Boo boo in select company

Boo boo in select company
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Sunday, 18 June 2017

The Monster

I have never seen a steam-iron like this monster. It spews steam and venom, hisses like an inconvenienced cat, and breathes fire every half-minute as it gathers itself for another attack on my tender susceptibilities.

  And it is BIG! The size of a small dog almost. We shall need an extra room to store it. I'm scared of it and when my daughter is ironing, I keep a safe distance. I keep a safe distance from ironing anyway, due to congenital laziness. I was not born to this.

  In our house in Thalassery, when I was a little girl, we had no iron at all. Devi, the maid, dumped our washed clothes on a vacant bench in Achamma's room and we children just pulled out a school-dress as we heard the sound of the jutka (horse-drawn carriage) trotting up to our house. If we were late, the Jutka-man would simply give the mare a little encouragement on its haunches with the whip, and she would rear up and gallop off.

  The clothes smelled of the rice-starch Devi used on the dresses and when she was really enthusiastic, the dresses could probably stand up on their own.

  Somewhere along the line, we acquired an old iron, much abused. From the junk-room, I think, and there was a good reason it was there. The lid of the iron did not hold and it had a habit of dropping the smouldering charcoal on pristine mundus. The maid generally put a piece of cane on the bolt on the lid to prevent coal escaping, but the stick sometimes let you down, sliding off, breaking up... We, children, were not allowed to go near it for obvious reasons.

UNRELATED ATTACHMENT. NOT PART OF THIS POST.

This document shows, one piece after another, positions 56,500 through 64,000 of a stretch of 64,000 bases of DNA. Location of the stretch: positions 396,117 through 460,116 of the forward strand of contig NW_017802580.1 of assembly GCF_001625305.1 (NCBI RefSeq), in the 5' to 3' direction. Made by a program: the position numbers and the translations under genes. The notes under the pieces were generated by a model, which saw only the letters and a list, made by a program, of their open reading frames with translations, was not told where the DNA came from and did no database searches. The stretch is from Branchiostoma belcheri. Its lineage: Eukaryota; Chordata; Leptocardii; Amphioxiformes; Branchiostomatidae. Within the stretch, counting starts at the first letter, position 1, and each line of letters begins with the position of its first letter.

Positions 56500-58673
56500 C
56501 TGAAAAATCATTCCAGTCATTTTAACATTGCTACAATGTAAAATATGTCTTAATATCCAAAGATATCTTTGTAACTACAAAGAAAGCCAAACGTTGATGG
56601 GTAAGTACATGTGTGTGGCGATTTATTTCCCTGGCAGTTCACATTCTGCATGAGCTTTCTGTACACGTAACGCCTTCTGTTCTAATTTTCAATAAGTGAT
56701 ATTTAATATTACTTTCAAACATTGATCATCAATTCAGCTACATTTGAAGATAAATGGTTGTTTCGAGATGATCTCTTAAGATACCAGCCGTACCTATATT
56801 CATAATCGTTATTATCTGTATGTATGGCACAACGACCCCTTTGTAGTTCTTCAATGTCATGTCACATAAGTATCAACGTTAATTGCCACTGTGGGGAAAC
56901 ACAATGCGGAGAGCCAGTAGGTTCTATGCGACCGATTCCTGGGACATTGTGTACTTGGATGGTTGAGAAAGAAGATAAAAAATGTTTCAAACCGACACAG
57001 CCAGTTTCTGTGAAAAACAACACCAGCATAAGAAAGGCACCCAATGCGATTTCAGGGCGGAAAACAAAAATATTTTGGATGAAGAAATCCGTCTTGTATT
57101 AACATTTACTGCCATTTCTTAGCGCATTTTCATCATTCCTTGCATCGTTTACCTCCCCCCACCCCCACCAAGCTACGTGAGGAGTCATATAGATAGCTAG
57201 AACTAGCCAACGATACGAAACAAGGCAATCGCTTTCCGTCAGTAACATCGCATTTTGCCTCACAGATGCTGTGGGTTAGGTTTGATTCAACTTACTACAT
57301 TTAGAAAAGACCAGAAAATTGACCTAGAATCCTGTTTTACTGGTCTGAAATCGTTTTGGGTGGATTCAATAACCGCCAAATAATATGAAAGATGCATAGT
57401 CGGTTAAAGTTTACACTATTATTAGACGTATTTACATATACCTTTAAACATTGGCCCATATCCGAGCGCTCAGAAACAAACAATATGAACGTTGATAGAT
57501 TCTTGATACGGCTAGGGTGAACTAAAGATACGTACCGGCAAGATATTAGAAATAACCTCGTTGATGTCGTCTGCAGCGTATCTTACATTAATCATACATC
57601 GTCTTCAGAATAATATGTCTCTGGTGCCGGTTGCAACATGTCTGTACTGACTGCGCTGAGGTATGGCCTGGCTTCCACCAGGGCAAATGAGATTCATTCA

As we got older and began noticing the well-turned-out girls in school, who actually had mothers and such like (mine had been dead a long time) my cousin Mani and I conspired to get our hands on the treacherous iron. BUT -  the iron needed charcoal, generally made from coconut shells. The coconuts had to be really dry before the shells could light up; so we would have to wait till the kitchen used a properly dry coconut. This could take weeks. 

  Getting the iron ready was quite a process. First you set the coconut shell on fire till it blazed. In about five minutes the flame would die down leaving bright red charcoal. Then the charcoal could go straight into the innards of the iron. It would stay hot enough to iron for about half an hour; after that it would need a complicated refill.  Mani and I gave up and settled for unironed clothes.

  These days I sit back and watch the iron glide on clothes. which will be worn for a few months and after, donated to charities. I remember the time when I had two dresses for school and just getting them dry for wear in the monsoon season was a house-hold challenge.